Coastal Communities in Indonesia Protect Coral Reefs to their Good Fortune

February 5, 2015


Active in 358 coastal communities across Indonesia, Coremap’s main beneficiaries are families highly dependent on small-scale reef fishing for their livelihood. (Photo from: ADB Photo Library)

Many coastal communities in Indonesia depend on marine resources for their livelihood. Overfishing and destructive fishing methods used by both large-scale and small-scale fishermen have threatened coral reefs, impacting the sustainability of coastal and marine resources. In coastal areas where poverty is prevalent, fish catch has declined and is often not enough to feed families.

The Coral Reef Rehabilitation and Management Project (Coremap) helps restore coral reefs in the country while improving livelihoods of local communities. It is active in 358 coastal communities across Indonesia, helping families who are highly dependent on small-scale reef fishing preserve coral reefs and find alternative sources of income.

The Global Environment Facility (GEF) provided a $13 million grant that leveraged $14 million in co-financing for Coremap, in order to encourage and mobilize communities to help protect, rehabilitate and manage mangroves and coral reefs, which serve as nursery grounds for the marine biodiversity they depend on.


Increasing coral reef coverage

Coremap faced the challenge that locals’ earnings from fishing were not enough to meet basic needs; but in addition, they used destructive and illegal fishing methods such as cyanide and explosives to increase fish catches.

The project has helped improve coral reef rehabilitation by establishing fishing and protection zones. Awareness-raising, including classes in public schools, has empowered fishermen to monitor coral reefs.

“Fishermen here used dynamite to catch fish,” said Hendriawan, a fisherman himself. “They don’t do it anymore because they are now aware about the dangers of damaging the coral reefs.”

Coremap has increased awareness and behavior change toward coral reef conservation among fishing communities in Indonesia, helping them realize the importance of managing their marine resources so that their future livelihood will be ensured for generations to come.

“We have to conserve the coral reefs because if not, the fish will be gone. It is also a breeding ground for fish so it has to be protected,” said Yusran, chairman of a group of fisherfolks called Bawal Putih in the seaside village of Malang Rapat, in Bintan’s Gunung Kijang District.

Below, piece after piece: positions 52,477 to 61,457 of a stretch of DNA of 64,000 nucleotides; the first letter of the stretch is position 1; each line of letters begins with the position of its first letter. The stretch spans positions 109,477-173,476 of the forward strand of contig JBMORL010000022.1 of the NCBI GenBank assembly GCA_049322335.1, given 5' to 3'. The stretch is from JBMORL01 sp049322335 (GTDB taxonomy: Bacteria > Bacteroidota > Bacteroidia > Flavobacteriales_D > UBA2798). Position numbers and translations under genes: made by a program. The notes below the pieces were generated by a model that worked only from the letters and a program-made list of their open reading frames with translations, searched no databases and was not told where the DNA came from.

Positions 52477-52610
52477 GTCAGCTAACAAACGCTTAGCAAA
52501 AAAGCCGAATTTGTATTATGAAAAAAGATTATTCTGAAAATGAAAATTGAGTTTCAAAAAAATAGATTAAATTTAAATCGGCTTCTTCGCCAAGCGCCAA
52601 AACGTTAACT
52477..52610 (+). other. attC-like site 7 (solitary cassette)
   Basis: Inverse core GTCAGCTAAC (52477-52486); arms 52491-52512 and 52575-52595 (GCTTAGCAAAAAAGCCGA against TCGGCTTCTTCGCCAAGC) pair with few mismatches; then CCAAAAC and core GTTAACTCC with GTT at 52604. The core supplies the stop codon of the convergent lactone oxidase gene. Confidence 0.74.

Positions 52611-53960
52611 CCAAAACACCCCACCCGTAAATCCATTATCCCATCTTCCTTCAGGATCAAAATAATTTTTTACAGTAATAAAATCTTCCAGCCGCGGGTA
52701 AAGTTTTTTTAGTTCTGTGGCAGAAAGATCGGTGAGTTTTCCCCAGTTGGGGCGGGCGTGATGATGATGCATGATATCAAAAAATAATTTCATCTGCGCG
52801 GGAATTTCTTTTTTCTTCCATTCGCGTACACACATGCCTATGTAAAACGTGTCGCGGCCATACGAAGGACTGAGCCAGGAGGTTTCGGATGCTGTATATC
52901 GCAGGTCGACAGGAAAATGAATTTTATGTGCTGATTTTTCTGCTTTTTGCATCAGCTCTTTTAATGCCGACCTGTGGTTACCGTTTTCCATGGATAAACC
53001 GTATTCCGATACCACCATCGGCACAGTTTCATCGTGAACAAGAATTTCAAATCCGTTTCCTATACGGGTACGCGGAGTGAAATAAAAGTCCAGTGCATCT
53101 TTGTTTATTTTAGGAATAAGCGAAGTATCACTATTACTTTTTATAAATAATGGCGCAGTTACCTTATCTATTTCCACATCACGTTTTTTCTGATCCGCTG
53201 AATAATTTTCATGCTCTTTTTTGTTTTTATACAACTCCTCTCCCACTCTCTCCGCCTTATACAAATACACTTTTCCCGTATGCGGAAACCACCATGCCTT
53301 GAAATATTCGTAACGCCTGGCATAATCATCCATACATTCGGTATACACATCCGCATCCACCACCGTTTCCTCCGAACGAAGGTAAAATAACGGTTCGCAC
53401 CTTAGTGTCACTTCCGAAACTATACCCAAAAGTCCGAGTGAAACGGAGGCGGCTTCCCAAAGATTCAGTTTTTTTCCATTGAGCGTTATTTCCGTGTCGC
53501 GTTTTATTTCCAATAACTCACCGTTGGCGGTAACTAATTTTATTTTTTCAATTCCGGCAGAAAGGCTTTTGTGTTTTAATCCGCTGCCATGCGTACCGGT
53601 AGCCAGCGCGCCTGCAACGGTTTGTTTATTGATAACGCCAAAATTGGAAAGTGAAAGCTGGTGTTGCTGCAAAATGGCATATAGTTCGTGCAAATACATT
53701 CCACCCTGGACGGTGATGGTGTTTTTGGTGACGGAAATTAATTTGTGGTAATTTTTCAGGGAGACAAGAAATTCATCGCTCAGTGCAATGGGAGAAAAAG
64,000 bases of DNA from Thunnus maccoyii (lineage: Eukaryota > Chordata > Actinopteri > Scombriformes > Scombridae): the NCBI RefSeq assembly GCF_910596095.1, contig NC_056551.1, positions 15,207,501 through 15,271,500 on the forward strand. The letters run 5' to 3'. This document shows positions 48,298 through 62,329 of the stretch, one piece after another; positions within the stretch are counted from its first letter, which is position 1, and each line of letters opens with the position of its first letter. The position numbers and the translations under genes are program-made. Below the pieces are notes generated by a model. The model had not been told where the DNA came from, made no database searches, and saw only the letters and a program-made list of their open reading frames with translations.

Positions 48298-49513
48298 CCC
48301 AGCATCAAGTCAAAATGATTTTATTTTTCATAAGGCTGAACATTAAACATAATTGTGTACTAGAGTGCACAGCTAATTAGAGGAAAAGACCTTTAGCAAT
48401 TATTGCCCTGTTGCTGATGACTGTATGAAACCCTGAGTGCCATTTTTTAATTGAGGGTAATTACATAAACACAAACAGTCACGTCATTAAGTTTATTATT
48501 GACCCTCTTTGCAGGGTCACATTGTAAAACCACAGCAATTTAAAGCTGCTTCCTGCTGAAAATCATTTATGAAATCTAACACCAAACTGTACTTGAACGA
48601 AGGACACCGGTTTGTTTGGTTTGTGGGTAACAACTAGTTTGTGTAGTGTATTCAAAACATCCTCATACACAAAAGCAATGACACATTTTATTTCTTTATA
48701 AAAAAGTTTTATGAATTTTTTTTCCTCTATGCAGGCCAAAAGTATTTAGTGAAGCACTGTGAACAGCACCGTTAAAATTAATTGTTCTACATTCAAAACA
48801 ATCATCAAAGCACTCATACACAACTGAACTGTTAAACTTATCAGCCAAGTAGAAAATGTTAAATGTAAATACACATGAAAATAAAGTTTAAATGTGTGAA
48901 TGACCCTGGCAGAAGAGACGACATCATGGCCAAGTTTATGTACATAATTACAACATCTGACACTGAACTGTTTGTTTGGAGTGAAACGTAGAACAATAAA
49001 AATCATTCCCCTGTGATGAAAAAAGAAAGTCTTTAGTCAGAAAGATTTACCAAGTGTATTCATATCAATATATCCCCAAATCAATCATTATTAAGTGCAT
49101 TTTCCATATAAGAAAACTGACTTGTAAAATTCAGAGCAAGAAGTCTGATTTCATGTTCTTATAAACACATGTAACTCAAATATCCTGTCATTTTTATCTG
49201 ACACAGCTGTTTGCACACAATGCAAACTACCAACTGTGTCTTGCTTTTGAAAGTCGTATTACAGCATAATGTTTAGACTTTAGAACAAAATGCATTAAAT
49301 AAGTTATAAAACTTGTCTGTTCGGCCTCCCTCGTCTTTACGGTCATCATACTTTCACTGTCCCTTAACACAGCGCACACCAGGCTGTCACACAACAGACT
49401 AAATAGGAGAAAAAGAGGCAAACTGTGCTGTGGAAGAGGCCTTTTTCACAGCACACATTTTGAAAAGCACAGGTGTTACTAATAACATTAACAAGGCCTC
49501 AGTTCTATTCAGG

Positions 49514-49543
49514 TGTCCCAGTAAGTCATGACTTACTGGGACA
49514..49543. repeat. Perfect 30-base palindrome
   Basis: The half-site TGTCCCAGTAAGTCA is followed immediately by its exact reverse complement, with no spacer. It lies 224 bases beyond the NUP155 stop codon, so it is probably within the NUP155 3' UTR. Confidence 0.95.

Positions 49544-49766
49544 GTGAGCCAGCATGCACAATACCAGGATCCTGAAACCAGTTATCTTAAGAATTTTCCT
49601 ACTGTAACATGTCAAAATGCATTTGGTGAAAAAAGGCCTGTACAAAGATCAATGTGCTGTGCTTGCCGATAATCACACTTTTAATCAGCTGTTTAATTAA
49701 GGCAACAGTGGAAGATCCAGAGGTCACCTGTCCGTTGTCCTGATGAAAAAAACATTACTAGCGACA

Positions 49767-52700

Alternative income-generating activities, like food products made from fish, were introduced in coastal communities. (Photo from: ADB Photo Library)

Improving livelihoods of coastal communities

Coremap has also changed the local economy. By providing revolving funds and training for business operations, they have enabled many local communities to diversify their livelihood sources.

“To reduce the pressure on marine resources, it is crucial that alternative forms of livelihood are promoted among coastal communities,” said Ulia Fachmi, the head of the conservation and rehabilitation division of the Ministry of Marine Affairs and Fisheries office in Riau Islands Province.

Ermiyati, a 46-year-old teacher, and her family make kerupuk atom. This is a type of Indonesian fish cracker which a Malaysian distributor buys from them to export to various markets abroad. She purchased equipment to boost her family’s productivity and income with a $600 loan funded by Coremap.

“The women in our village have long wanted to start small businesses, but we didn’t know how. Now, we have learned new skills on how to start a home business,” said Hanarfah, who runs a food product business.

Realizing that their new source of income greatly depends on the coral reefs, community members now feel a greater urgency to protect them.

Coremap’s third phase, which started in February 2014, will scale up support for the alternative livelihoods. Under this phase, support will include the production of infrastructure and market access to increase sales of products and services made by the community members.

(Story courtesy of ADB and World Bank. Read the original story from World Bank)